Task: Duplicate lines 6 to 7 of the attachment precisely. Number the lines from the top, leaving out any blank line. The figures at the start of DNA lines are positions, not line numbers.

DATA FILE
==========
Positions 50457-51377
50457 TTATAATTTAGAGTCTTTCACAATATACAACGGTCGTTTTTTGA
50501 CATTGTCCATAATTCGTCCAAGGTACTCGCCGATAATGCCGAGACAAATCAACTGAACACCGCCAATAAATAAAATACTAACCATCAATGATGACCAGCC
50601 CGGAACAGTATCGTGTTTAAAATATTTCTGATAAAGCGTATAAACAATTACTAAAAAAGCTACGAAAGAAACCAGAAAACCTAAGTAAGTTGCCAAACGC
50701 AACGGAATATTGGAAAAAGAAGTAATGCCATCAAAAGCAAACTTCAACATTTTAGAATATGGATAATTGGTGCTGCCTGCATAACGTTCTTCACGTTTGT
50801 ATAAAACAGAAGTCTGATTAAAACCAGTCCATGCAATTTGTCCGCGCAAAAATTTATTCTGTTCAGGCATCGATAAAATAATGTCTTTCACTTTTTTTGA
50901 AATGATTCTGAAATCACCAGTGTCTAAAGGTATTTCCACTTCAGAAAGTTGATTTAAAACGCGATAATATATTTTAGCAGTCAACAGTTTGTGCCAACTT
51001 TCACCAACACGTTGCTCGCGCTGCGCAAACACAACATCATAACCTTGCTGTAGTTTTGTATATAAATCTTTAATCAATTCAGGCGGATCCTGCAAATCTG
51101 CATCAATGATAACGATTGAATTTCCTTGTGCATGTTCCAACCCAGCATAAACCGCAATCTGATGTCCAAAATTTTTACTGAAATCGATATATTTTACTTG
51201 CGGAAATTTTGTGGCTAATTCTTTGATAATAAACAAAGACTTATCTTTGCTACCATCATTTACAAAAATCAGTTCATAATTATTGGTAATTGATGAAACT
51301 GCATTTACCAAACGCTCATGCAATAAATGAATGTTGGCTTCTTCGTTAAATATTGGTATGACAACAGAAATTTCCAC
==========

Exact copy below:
50801 ATAAAACAGAAGTCTGATTAAAACCAGTCCATGCAATTTGTCCGCGCAAAAATTTATTCTGTTCAGGCATCGATAAAATAATGTCTTTCACTTTTTTTGA
50901 AATGATTCTGAAATCACCAGTGTCTAAAGGTATTTCCACTTCAGAAAGTTGATTTAAAACGCGATAATATATTTTAGCAGTCAACAGTTTGTGCCAACTT